Olympics: IOC finally listen to their athletes over Tokyo 2020 and not a moment too soon

The IOC are not alone in adopting a hopeful ‘wait-and-see’ stance similar to those of other governing bodies and governments in response to coronavirus but they are one of the last to heed the warnings

Vithushan Ehantharajah
Sports Feature Writer
Tuesday 24 March 2020 15:11 GMT
Coronavirus: How has sport been affected?

Exactly four months out from its original 24 July start, the Tokyo Olympics finally fell victim to the Covid-19 pandemic. Even as sense prevailed in a world more reliant on it than ever, the overriding feel was still one of confusion. What took them so long?

Officially, the postponement of the 2020 Games – the first such delay in 124 years – came about via a medium in keeping with these social-distancing times. A conference call between IOC president Thomas Bach and Japan prime minister Shinzo Abe set the wheels in motion for a rubber-stamped delay until 2021. Wheels that the IOC still had pointed towards Tokyo earlier this week with a view to reassessing in four weeks time. Now, said Abe, there was “100% agreement” on a one-year delay.

In truth, no other call could have been made and it is worth logging the “100 per-cent” there as a face-saving measure. Because after numerous objections from high profile Olympians and governing bodies, both public and private, matters had all-but been taken out of the hands of those in charge. That, the IOC hope, will be forgotten as the years pass by.

As ever in a world governed by out-of-touch administrators, actions ended up jolting them more than words. Without Canada and Australia officially pulling out of Tokyo 2020 citing their own public health fears, backed up by calls for reconsideration from the other Olympic committees of Brazil, Slovenia and Germany, along with World Athletics USA’s Swimming and Track & Field federations, along with the London 2012 head of health and safety, we might have had another month on inaction.

The IOC are not alone in adopting a hopeful “wait-and-see” stance, merely following other sporting bodies and governments in their hands-off response to coronavirus. But they are one of the last to heed global warnings, even later than the British government before Monday’s overdue lockdown notice. And given the nature of the event – competitors flying in from across the world, living side-by-side for a month among one another in a region still coming to terms with the virus – even suggesting it might still go ahead was hopefully ignorant and, at worst, dangerously negligent.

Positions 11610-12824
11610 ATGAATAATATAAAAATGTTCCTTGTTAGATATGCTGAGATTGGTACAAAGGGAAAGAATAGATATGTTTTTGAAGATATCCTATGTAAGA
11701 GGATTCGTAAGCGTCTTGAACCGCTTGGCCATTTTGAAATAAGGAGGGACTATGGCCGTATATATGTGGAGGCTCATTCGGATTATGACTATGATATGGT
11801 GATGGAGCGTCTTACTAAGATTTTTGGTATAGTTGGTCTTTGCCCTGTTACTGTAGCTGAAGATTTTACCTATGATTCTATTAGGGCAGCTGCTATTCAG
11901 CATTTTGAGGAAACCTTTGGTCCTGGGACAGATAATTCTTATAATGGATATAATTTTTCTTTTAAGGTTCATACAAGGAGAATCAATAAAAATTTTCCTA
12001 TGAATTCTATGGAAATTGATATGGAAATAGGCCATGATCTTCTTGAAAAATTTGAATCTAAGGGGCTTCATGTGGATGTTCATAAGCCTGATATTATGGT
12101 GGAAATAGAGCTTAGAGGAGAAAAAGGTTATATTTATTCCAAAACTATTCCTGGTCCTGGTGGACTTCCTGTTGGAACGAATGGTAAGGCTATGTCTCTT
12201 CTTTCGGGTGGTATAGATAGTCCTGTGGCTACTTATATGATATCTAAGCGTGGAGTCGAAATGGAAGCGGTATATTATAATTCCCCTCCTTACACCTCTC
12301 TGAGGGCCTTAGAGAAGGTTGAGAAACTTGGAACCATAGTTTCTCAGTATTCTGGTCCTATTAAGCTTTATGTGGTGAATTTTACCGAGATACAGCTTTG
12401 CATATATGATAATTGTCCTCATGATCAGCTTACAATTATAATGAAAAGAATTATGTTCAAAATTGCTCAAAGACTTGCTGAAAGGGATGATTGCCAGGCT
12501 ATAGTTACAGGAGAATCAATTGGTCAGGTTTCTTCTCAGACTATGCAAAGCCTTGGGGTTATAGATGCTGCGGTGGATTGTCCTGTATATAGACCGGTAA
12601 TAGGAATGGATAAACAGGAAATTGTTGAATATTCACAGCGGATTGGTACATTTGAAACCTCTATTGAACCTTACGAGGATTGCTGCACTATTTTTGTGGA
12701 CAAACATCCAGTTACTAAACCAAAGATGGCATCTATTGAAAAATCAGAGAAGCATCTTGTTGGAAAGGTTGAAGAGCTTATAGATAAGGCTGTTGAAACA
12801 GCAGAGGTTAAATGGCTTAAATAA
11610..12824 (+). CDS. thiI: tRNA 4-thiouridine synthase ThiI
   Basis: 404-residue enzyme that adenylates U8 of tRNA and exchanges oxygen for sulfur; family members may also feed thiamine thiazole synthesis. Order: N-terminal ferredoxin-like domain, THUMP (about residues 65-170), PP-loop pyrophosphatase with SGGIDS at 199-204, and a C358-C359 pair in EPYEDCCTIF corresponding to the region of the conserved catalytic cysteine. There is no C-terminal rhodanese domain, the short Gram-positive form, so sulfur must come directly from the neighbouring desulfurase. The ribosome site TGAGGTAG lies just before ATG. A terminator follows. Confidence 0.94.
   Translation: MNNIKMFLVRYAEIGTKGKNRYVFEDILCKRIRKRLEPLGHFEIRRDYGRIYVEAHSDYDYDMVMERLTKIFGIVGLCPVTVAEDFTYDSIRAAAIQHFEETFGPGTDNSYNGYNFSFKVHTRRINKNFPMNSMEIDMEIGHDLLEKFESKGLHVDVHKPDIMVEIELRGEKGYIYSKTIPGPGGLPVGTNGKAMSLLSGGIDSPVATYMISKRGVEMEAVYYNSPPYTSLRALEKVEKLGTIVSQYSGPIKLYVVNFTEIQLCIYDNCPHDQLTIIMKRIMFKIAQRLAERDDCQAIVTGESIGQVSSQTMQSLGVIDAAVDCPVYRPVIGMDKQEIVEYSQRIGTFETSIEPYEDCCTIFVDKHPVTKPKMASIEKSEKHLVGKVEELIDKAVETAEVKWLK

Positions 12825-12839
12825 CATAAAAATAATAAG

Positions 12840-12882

As welcome as this decison is, there will be sombreness among those due to compete.

The Olympic cycle is unforgiving and the graft by all is done with a view of peaking at the culmination of a four-year period that would have begun as soon as Rio 2016 closed.

Shifting that over by a year is easier said than done. At the very upper limits of human endeavour, even weeks have a toll on the durability of flesh and the robustness of the mind. For those near the end of their careers serious questions will need to be asked of themselves as to whether they can handle another 12 months of early starts, late finishes and the sacrifices that come in between. How many more times can they go back to the well?

The silver lining in all of this is for those who did not make the cut. Whether out of qualifying range or hampered by injury, Tuesday’s announcement will ring like a starter pistol in their ears. But even their ambitions will be tempered by coronavirus for as long as it tempers sport itself.

Undoubtedly, though, there is a sense of relief. For those in events whose pinnacle and credibility start and finish with the Olympics, the decision to participate this summer would have been unfathomably great. Make no mistake, their choices would have rested on weighing up which was worth risking – their livelihoods or their lives. In many instances, those two are one of the same, and it is important the choice was taken out of their hands for the better.

Without wanting to be cynical, you wonder if Bach’s newfound pro-activeness in postponing this summer’s games had anything to with his desire for re-election to stay in his post until 2024. After all, it was only when the objections of national Olympic committees were vocalised that this hurry-up came on.

Nevertheless, the economic hit Tokyo will bear will be allayed somewhat by knowing the boon will only be another 12 months away. Extending planning and clerical issues like hotel booking and transport after seven years of planning will require further cash injections which will no doubt be drawn from the IOC’s $900million reserves.

The knock-on effect will be to events such as the 2021 World Championships and, in turn, events that offer qualifying points for Paris 2024 which now fall within this elongated cycle. Points that may need to be used towards 2021’s Tokyo 2020.

There is still much to be sorted and further, tougher kinks to fix. It will all be for nothing, though, if the IOC does not learn from this episode. Not just to be more proactive but to remember to heed their own governing bodies and, most importantly, the concerns of their main attractions – the athletes.

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